The Court holds that the Complaint fails to state any Equal Protection claim under the federal Constitution. Plaintiffs have failed to allege that the Shelby County Schools singled them out for disparate treatment on the basis of their race. In fact, the Complaint includes no allegations about race at all. The Complaint merely alleges that Defendant reassigned the minor Plaintiffs from South Side Middle to Riverview Middle and denied them equal educational opportunities as compared to other students in the Shelby County system. This allegation does not state a claim for disparate racial treatment under the United States Constitution. Plaintiffs' equal protection claims bear some resemblance to the claims brought by the plaintiffs in Tennessee Small School Systems v. McWherter, 851 S.W.2d 139 (Tenn. 1993). The Small School plaintiffs alleged that the Tennessee system for funding public schools violated their equal protection rights under the Constitution of the United States and the Tennessee Constitution. But as the Tennessee Supreme Court acknowledged, the Small School plaintiffs were "not entitled to relief under the equal protection provisions of the Fourteenth Amendment to the United States Constitution" because of the United States Supreme Court's decision in San Antonio Independent School District v. Rodriguez, 411 U.S. 1 (1973).[13] Without some allegation to show that Defendant singled out students at South Side Middle for disparate treatment because of their race, the reassignment of students from one school campus to another campus, however undesirable, does not implicate the Equal Protection Clause of the Fourteenth Amendment of the Federal Constitution.[14] Therefore, Defendant's Motion is GRANTED as to this claim.

II. Title VI of the Civil Rights Act of 1964

The next issue presented is whether the Complaint states a plausible claim for violation of Title VI. Title VI of the Civil Rights Act of 1964 provides that "No person in the United States shall, on the ground of race, color, or national origin, be excluded from participation in, be denied the benefits of, or be subjected to discrimination under any program or activity receiving Federal financial assistance."[15] The Sixth Circuit has held that a plaintiff alleging a Title VI claim must prove that a defendant has excluded the plaintiff from a federally financed program on the basis of the plaintiff's race and that race was the "determining factor in the exclusion."[16] At the pleadings stage, this means the complaint cannot rest on conclusory allegations but must include "additional supporting details."[17] For example, a single allegation that the plaintiff belongs to a suspect class will "not state a claim of racially motivated discrimination."[18] The Complaint in the case at bar is silent about the race of the named Plaintiffs and wholly omits any "additional supporting details" to show that Defendant has subjected Plaintiffs to race discrimination. Therefore, the Court holds that the Complaint fails to state a claim for violation of Title VI. Defendant's Motion is GRANTED as to this claim.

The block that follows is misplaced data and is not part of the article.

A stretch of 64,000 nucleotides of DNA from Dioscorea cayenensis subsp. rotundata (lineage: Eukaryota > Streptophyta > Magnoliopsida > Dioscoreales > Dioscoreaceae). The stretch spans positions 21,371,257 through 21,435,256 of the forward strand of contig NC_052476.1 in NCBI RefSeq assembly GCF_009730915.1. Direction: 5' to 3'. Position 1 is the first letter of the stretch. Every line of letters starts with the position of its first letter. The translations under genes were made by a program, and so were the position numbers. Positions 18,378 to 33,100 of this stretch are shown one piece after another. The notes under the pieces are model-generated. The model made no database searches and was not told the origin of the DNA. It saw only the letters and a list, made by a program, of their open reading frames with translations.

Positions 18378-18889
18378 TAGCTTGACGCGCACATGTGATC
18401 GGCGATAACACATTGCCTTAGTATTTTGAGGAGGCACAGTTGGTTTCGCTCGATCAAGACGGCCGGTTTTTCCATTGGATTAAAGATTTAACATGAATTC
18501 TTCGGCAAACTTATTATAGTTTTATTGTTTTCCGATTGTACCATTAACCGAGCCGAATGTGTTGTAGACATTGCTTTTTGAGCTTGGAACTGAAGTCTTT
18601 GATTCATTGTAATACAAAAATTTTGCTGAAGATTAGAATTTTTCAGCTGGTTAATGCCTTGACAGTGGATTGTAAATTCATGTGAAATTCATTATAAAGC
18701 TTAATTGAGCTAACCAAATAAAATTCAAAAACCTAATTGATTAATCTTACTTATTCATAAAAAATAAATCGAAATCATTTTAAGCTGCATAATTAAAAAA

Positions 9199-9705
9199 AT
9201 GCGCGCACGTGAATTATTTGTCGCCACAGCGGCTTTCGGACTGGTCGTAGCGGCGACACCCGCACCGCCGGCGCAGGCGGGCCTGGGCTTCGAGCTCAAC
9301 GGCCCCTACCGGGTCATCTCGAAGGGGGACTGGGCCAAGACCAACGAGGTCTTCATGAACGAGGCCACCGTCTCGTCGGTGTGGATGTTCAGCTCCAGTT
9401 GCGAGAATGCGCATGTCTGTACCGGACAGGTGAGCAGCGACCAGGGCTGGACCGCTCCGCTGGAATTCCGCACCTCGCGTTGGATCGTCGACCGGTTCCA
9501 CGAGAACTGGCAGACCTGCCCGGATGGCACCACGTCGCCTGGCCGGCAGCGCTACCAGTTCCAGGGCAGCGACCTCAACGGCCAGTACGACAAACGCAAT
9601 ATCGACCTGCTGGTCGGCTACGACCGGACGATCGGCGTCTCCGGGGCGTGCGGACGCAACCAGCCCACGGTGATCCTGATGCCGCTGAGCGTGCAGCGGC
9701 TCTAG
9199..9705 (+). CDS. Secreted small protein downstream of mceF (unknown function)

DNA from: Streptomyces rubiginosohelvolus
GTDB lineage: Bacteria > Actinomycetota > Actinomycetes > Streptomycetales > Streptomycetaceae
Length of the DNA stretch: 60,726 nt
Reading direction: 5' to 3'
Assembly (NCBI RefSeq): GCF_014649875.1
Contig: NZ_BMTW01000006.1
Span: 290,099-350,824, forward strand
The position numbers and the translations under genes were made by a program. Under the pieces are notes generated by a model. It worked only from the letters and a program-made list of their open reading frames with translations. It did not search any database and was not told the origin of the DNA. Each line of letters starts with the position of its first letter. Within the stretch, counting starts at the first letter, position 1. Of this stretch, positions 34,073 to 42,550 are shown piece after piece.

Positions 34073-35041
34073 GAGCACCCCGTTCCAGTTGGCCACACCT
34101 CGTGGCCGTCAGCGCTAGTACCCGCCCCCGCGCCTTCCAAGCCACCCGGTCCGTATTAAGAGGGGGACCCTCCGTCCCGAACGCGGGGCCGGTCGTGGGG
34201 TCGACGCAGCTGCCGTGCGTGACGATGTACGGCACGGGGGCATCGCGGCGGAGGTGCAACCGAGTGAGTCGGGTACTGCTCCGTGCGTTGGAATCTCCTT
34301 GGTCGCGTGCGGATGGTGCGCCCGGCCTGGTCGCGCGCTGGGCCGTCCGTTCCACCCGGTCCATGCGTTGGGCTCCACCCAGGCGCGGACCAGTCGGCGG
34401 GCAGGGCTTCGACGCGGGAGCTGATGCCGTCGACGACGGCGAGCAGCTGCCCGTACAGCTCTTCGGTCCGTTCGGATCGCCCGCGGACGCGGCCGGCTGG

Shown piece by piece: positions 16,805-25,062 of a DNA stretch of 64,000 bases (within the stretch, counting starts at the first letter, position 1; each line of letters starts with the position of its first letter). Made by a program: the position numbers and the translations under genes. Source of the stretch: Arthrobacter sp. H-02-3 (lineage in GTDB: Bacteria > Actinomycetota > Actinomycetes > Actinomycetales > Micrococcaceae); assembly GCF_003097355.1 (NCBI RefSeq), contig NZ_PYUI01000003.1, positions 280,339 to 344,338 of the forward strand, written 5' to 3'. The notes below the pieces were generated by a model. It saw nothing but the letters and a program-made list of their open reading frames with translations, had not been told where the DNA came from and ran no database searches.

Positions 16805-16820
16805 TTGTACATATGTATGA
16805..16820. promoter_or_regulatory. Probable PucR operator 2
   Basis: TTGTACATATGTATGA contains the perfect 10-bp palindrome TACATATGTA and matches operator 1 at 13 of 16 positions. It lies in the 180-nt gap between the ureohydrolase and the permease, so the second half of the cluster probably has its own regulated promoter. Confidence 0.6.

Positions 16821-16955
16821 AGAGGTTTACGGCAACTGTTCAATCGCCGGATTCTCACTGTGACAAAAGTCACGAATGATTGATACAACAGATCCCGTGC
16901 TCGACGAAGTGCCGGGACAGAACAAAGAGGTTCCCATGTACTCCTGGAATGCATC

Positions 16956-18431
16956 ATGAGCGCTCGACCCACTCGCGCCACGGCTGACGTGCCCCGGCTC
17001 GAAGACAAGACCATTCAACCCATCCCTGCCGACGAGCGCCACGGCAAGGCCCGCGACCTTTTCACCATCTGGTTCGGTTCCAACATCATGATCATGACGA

III. Claims under the Tennessee Constitution

The only claim remaining is Plaintiff's allegation that Defendant's reassignment of students to Riverview Middle violates the Tennessee Constitution. The Court exercises subject-matter jurisdiction in this case over Plaintiffs' claims under federal law pursuant to 28 U.S.C. § 1331 and supplemental jurisdiction over any claim under state law, including the Tennessee Constitution, pursuant to 28 U.S.C. § 1367. "[I]n any civil action of which the district courts have original jurisdiction, the district courts shall have supplemental jurisdiction over all other claims that are so related to claims in the action within such original jurisdiction that they form part of the same case or controversy under Article III of the United States Constitution."[19] Nevertheless, the Court retains the discretion to decline to exercise supplemental jurisdiction over a related claim if

(1) the claim raises a novel or complex issue of State law,
(2) the claim substantially predominates over the claim or claims over which the district court has original jurisdiction,
(3) the district court has dismissed all claims over which it has original jurisdiction, or
(4) in exceptional circumstances, there are other compelling reasons for declining jurisdiction.[20]

Generally, if a federal claim is dismissed before trial, the state claims should be dismissed as well.[21]

Here the Court has held that the Complaint fails to state a plausible claim for relief under the United States Constitution or Title VI. In light of the Court's dismissal of Plaintiffs' federal claims, the Court hereby declines to exercise supplemental jurisdiction over Plaintiff's claims under the Tennessee Constitution. Therefore, those claims are dismissed without prejudice under 28 U.S.C. § 1367(c)(3).

CONCLUSION

Defendant's Motion to Dismiss is GRANTED as to Plaintiff's claims under Equal Protection Clause of the Fourteenth Amendment and Title VI of the Civil Rights Act of 1964. Those claims are dismissed with prejudice. Pursuant to 28 U.S.C. § 1367(c)(3), the Court declines to exercise supplemental jurisdiction over Plaintiff's claims under the Tennessee Constitution. Those claims are dismissed without prejudice.

IT IS SO ORDERED.